I heard the best ever reaction to our lockdown, from my 6 year old grandson. When he was told by his mother that our president had extended the period for our isolation, he apparently was absolutely thrilled, “Oh, great! I love lockdown. I wish we could always have lockdown!” The reason for this euphoria is all due to his parents devoting hours and hours (whilst they still have had to try to work from home) finding exciting and unusual ways to entertain two boys of 6 (going on 7) and 2 (going on 3)years of age.
I imagine that when this is all over, and we are able to return to some semblance of normality, the parents of these two children will breathe a united sigh of relief as they will probably be far less exhausted being back in their respective work environments than they are in their own homes right now. Everything from finger painting, building Lego, making a fort using their bunk beds as well as outdoor furniture, having an indoor obstacle course created for them, bouncing as a family on the trampoline, chasing around the garden, making muffins ….the list goes on and on. They are very lucky to be living in a home where there are parents who are able to give them this kind of attention and also where the fear of having no food to eat is not part of the equation.
At the other end of the continuum are the millions of poor families who suffer so badly whenever anything unexpected takes place. Whether this is bad weather, illness, a collapse in the economy resulting in job losses or, as is the current situation, a previously unknown epidemic, they are the ones who need to be remembered and helped wherever possible. Unfortunately, where a country has an almost collapsed economy the plight of millions of people becomes a bigger problem than the epidemic itself. It is, however, heartening to hear of the extremely generous donations being made by people such as Nicky and Oppenheimer – R1 billion; Mary Oppenheimer and daughters – R1 billion; the Rupert family and Remgro Ltd. – R1 billion; the Motsepe family and associated businesses – R1 billion, as well as R1.5 billion donated by Naspers, part of which will go towards the Solidarity Response Fund established by the government to help limit the lockdown’s impact on the economy and those who are living in poverty.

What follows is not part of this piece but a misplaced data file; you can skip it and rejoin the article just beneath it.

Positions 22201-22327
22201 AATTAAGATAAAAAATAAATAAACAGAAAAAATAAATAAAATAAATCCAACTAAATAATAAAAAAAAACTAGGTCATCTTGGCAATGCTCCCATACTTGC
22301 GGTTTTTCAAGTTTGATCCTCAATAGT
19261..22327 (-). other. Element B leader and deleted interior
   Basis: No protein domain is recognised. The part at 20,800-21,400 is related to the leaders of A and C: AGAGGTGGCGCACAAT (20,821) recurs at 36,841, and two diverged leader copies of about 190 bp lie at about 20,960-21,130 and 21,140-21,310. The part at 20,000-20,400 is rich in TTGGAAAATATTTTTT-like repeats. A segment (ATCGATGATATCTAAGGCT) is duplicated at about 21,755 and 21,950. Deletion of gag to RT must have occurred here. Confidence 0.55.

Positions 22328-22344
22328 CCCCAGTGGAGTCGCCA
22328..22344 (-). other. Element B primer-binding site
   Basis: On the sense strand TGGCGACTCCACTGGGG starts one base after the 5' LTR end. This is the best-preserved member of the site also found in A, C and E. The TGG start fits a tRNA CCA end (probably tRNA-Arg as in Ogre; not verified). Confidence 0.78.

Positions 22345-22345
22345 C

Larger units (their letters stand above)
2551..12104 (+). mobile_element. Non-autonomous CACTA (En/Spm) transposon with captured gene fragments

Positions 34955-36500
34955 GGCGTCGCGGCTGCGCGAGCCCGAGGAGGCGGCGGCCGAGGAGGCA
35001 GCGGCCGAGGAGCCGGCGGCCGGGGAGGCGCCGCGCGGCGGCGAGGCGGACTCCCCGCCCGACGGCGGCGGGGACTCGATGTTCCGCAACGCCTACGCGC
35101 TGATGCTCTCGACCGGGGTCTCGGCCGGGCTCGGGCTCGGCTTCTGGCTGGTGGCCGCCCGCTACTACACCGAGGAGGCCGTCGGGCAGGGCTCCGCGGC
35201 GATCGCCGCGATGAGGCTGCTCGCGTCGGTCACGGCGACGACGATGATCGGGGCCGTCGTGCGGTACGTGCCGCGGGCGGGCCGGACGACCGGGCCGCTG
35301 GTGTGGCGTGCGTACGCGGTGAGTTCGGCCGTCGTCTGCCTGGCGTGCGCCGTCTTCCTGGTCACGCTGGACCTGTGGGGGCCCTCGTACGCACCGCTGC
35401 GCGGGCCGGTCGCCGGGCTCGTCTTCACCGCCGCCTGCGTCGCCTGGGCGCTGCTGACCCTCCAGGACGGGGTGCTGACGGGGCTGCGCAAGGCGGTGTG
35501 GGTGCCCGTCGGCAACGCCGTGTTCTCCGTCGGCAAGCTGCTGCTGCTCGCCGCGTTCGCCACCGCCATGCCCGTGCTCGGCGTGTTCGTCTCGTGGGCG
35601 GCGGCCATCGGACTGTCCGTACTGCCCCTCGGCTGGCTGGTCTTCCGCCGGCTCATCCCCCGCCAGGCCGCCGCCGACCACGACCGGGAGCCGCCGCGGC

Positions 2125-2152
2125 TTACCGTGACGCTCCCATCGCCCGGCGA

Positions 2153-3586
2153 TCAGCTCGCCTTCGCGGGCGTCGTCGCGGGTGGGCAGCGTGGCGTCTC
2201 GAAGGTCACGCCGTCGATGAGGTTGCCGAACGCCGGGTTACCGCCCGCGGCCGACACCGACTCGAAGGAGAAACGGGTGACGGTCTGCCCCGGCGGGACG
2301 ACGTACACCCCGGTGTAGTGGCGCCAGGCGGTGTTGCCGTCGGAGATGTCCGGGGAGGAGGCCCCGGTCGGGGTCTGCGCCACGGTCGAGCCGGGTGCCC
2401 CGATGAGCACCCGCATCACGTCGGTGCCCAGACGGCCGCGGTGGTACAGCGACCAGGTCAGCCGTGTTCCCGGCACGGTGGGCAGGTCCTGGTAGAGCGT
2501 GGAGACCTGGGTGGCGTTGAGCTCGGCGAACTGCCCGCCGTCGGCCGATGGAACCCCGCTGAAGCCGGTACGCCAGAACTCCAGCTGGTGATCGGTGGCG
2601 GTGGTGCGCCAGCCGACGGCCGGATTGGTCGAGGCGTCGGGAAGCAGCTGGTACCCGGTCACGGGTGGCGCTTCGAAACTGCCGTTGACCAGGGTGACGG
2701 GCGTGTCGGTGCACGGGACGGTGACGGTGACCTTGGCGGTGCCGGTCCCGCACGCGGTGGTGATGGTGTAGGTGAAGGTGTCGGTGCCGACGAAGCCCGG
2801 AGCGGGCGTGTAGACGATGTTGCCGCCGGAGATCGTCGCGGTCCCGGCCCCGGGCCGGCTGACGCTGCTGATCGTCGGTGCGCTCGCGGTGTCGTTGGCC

As is so often the case, there are normal individuals who have put their hands in their pockets to give whatever they are able to afford, as well as giving time to assist where they can, for example sewing masks for local hospitals. Radio stations have come on board together with big companies in trying to help those suffering the most but only time will tell just how bad the outbreak is going to be and how quickly all the informal workers as well as the self-employed can start working once again and avoid an even greater disaster than the pandemic itself.
The whole world is reeling from the shock of this epidemic and all we can do is to try to remain positive and to keep in touch with others who may be in isolation and alone. A phone call to say that you are thinking about them may make a big difference in their lives at this challenging time, just knowing that someone cares.
Wash your hands, sanitize, wear that mask if you go out, and more than that let’s all try to enjoy the day we have today and hope that tomorrow is here for us all and finds us well and still sane!
Bye for now and see you on the Magic Roundabout!